We don’t need the Silvertown toll tunnel

Stewart McGill argues that the estimated £2bn cost of the project which will inevitably increase road traffic should be spent on improving London's public transport system instead.
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Stewart McGill argues that the estimated £2bn cost of the project which will inevitably increase road traffic should be spent on improving London’s public transport system instead

Silvertown Tunnel is a planned road tunnel under the Thames in East London connecting Greenwich and Silvertown.  It is being promoted by Transport for London. The stated intention of the tunnel is to reduce congestion through the Blackwall Tunnel.  Toll charges will be imposed on both tunnels when the Silvertown opens in 2025.  

The tunnel will include lanes for buses and HGVs but will not be accessible to walkers or cyclists. 

The Questions:


How much will it actually cost? 

The construction of the Silvertown Tunnel is planned to cost £1bn, however figures from the capital’s transport operator show that the overall cost for building, maintaining and operating the tunnel will be £65m a year from its scheduled opening in 2025.

The 30-year cost will be £2bn including interest payments.

This is around three times higher than the initial budget of £600m.

On 18 March 2021 auditors Ernst and Young indicated that Londoners will have to cover £100 million in revenue costs as Silvertown isn’t due to break even, even with income from tolls, until 2040. 

This will reduce the monies available for much needed public transport development.

The escalating cost of this project is unacceptable.  The proposal to put a charge to use the Blackwall Tunnel and the Silvertown White Elephant means every major river crossing to the east of the Rotherhithe Tunnel will be a toll road.  This is an outrageous tax on East London, home to some of the poorest communities in the country.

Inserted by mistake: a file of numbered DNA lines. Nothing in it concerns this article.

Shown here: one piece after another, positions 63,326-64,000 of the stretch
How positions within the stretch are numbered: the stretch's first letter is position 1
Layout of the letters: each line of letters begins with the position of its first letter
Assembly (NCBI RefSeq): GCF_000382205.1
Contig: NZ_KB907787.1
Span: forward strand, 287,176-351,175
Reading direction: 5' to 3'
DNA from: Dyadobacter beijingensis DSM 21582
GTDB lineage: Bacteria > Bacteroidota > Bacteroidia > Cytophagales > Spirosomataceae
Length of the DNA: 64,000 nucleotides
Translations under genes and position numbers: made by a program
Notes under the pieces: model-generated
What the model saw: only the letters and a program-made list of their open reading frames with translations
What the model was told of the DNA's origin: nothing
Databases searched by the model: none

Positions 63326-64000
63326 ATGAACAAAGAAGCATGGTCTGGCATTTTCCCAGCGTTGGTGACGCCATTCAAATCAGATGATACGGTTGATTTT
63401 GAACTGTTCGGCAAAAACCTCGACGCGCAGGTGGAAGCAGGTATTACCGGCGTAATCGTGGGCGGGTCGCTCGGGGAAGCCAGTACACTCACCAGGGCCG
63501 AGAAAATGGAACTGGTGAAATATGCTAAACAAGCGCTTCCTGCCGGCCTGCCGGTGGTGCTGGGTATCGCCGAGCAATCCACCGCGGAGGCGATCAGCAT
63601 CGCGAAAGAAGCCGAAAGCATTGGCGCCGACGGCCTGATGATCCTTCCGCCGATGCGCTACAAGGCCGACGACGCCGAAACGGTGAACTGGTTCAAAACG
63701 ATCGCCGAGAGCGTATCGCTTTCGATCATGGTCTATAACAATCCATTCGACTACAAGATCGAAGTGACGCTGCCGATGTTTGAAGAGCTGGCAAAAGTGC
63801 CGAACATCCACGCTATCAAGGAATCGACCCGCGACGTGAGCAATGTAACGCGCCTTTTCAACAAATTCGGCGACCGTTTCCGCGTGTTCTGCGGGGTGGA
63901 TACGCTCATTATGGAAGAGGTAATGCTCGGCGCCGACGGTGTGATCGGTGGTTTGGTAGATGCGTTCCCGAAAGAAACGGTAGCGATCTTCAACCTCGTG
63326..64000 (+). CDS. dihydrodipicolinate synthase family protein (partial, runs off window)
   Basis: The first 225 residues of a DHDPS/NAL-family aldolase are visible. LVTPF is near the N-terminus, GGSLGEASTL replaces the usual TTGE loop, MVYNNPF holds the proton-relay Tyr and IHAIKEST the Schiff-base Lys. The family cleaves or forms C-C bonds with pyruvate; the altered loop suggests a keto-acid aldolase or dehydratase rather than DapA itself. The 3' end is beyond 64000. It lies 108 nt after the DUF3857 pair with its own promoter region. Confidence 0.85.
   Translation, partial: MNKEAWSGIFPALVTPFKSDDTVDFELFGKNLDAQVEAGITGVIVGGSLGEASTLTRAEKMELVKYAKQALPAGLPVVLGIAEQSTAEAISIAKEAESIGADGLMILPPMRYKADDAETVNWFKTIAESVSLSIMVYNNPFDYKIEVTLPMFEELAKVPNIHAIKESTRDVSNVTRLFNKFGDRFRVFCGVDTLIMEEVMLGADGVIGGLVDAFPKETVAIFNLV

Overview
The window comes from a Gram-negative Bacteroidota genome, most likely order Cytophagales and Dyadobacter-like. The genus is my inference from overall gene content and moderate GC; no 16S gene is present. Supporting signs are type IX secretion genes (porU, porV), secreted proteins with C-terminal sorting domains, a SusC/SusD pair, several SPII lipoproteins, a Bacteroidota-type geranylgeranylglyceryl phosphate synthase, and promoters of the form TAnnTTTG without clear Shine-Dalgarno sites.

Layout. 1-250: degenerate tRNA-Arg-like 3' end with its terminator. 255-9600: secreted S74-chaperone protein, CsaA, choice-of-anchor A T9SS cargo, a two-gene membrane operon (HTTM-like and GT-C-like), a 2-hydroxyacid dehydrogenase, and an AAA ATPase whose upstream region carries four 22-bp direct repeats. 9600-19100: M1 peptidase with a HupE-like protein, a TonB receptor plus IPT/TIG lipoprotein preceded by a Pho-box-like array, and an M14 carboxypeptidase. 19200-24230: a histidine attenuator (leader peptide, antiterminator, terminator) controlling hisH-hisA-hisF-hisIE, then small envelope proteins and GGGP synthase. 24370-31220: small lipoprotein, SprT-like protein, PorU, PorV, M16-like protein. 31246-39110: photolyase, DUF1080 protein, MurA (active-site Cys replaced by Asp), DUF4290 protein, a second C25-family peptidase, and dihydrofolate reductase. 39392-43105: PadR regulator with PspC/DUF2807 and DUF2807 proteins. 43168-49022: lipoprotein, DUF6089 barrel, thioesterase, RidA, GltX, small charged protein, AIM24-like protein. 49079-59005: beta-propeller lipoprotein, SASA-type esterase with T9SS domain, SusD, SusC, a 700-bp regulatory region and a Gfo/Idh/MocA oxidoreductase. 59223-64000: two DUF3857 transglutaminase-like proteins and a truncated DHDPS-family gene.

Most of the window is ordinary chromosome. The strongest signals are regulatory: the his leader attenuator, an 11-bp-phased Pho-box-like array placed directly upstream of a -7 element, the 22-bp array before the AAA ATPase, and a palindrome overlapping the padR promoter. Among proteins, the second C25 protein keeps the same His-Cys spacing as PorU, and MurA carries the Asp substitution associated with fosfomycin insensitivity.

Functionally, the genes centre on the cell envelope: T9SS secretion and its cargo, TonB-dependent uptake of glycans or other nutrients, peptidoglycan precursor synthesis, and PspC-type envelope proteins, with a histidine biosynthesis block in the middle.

Why were the original costs so badly underestimated? 

Why should we believe the current costings are any more robust? 

How many other projects are being delayed by the physical impact of the tunnel’s construction such as the homes in Thameside West? 

What are the cancellation costs? London Mayor Sadiq Khan claims they are an important part of the case for keeping the project going but is reluctant to publish them. Why?

Environmental Issues

At a time when the world is in the grip of a climate emergency and transport strategies are looking for green alternatives to cars and lorries it is difficult to reconcile the development of a huge new car-led road tunnel under the Thames. 

All the evidence suggests that building more roads means more traffic, the experience of the Queensferry Bridge in Scotland is a recent example, particularly when public transport links remain poor. 

Those in favour of the tunnel claim that traffic levels will not rise excessively due to the tolls, and that the move to electric/hybrid cars will reduce the impact on pollution over time. 

This begs a number of questions and cites several examples that illustrate the difficulty of getting people out of their cars in London.